November 5, 2007: This website is an archive of the former website,, which was created 10 years ago by Charles Jenks. It became one of the most populace sites in the US, and an important resource on the antiwar movement, student activism, 'depleted' uranium and other topics. Jenks authored virtually all of its web pages and multimedia content (photographs, audio, video, and pdf files. As the author and registered owner of that site, his purpose here is to preserve an important slice of the history of the grassroots peace movement in the US over the past decade. He is maintaining this historical archive as a service to the greater peace movement, and to the many friends of Traprock Peace Center. Blogs have been consolidated and the calendar has been archived for security reasons; all other links remain the same, and virtually all blog content remains intact.

THIS SITE NO LONGER REFLECTS THE CURRENT AND ONGOING WORK OF TRAPROCK PEACE CENTER, which has reorganized its board and moved to Greenfield, Mass. To contact Traprock Peace Center, call 413-773-7427 or visit its site. Charles Jenks is posting new material to, a multimedia blog and resource center.

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War on Truth  From Warriors to Resisters
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The War on Truth

From Warriors to Resisters

Army of None

Iraq: the Logic of Withdrawal

The following article is reprinted from the Indianapolis Stars.The copy of the article serves as a "fair use" for educational purposes. This website has no authority to grant permission to reprint this article. We reformat onto a separate web page because links to newspapers are unstable as stories are moved into the paper's archives.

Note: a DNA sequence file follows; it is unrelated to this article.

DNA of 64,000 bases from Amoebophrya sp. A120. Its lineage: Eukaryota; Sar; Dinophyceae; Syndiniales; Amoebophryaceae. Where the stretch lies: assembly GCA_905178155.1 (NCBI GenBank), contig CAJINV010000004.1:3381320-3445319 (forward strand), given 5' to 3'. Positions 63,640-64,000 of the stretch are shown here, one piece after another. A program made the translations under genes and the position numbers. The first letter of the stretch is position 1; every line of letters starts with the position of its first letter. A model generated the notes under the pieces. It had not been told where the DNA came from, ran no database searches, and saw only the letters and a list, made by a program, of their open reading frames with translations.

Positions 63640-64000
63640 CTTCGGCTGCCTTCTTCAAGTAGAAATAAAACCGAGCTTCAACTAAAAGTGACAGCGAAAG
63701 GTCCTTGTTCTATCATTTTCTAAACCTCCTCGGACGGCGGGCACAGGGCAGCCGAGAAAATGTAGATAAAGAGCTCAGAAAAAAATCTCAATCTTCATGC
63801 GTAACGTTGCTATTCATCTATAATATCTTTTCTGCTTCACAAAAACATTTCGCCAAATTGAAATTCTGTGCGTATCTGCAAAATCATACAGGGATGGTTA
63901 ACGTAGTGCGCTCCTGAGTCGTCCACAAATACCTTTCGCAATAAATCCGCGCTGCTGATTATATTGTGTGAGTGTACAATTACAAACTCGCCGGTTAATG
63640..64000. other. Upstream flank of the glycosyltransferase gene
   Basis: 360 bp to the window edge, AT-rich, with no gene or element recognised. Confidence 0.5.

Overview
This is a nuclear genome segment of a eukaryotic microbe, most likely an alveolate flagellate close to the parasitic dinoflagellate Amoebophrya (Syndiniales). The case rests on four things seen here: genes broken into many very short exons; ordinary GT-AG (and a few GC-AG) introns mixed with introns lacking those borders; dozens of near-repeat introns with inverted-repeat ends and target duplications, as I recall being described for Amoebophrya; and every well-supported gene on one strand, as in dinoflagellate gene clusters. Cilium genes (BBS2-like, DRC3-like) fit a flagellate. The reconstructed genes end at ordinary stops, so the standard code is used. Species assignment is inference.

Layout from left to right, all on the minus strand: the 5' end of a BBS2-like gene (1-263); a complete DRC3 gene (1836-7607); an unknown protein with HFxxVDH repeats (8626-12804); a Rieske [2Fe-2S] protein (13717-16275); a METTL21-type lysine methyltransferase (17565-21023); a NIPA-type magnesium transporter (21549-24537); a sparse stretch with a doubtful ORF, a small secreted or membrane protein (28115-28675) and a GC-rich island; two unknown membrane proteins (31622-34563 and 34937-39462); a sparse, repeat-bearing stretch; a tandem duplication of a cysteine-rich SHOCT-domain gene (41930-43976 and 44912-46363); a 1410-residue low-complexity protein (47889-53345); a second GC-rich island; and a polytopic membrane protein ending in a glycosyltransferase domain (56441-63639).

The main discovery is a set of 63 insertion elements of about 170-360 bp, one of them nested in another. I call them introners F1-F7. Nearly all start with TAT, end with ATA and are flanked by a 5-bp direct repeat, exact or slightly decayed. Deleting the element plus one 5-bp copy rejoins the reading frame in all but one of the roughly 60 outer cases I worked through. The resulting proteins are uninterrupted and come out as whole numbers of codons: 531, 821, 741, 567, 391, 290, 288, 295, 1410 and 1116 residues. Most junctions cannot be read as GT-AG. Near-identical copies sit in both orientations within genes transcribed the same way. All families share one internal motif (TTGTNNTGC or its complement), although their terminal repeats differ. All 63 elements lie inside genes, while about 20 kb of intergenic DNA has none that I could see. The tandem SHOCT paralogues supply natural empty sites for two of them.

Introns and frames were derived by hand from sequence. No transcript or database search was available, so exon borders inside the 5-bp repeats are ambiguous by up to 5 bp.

Ex-U.N. arms inspector urges restraint on Iraq

Forum speaker says U.S. military action without world support would be disastrous.

 By Michael J. Rochon
August 22, 2002
A former United Nations chief weapons inspector said Wednesday that any premature military action taken against Iraq could spell doom for American troops.

Scott Ritter, the key speaker at a Downtown political forum sponsored by the Indianapolis Peace & Justice Center, said the Bush administration must temper all remarks about war against Iraqi president Saddam Hussein until other allied nations begin to show support.
"For us to take on Iraq right now would be a disaster," said Ritter, who was on a team of inspectors that in 1998 concluded the war-torn Middle-Eastern nation was no longer capable of producing weapons of mass destruction.

"If we were to go into Iraq right now, we would go in there alone -- as a rogue nation," he said. "And Iraq would fight back. They would lose . . . but they would fight."

Ritter made his comments to a crowd of about 300 at the Ashantii Ballroom, 1529 N. Alabama St.

Earlier in the day, President Bush and key military leaders met to discuss a potential military strike against Hussein's regime. Bush, however, promised from his Texas ranch to consult the allies before taking any such action.

Ritter, a former Marine, said he was not surprised by the president's pledge. He said the administration would have to prove Iraqi officials still have weapon-producing capabilities before other nations would join the fight.

"We've destroyed 95 percent of their (nuclear) factories, we've destroyed their weapons. How could they have such weapons if they all have been eliminated?" Ritter said. "Hussein is not a good guy, but we haven't proven that Iraq poses any threat to American security."

Also participating in the forum were members of the Hudson Institute, a local think tank.

Dr. Pierre Atlas, a political science professor at Marian College, acknowledged Hussein is an "evil man who leads a brutal and oppressive regime." But he also urged Bush to use caution.

"Waging war against Iraq could open a can of worms in the Middle East," Atlas said. "Would we achieve any of our goals if the (area) goes up in smoke?"

Meanwhile, audience members such as Turkish native Ali Selcuk said he appreciated the opportunity to discover new viewpoints on the topic. "We want to learn the truth about the situation in Iraq. We want to have as much information that is available."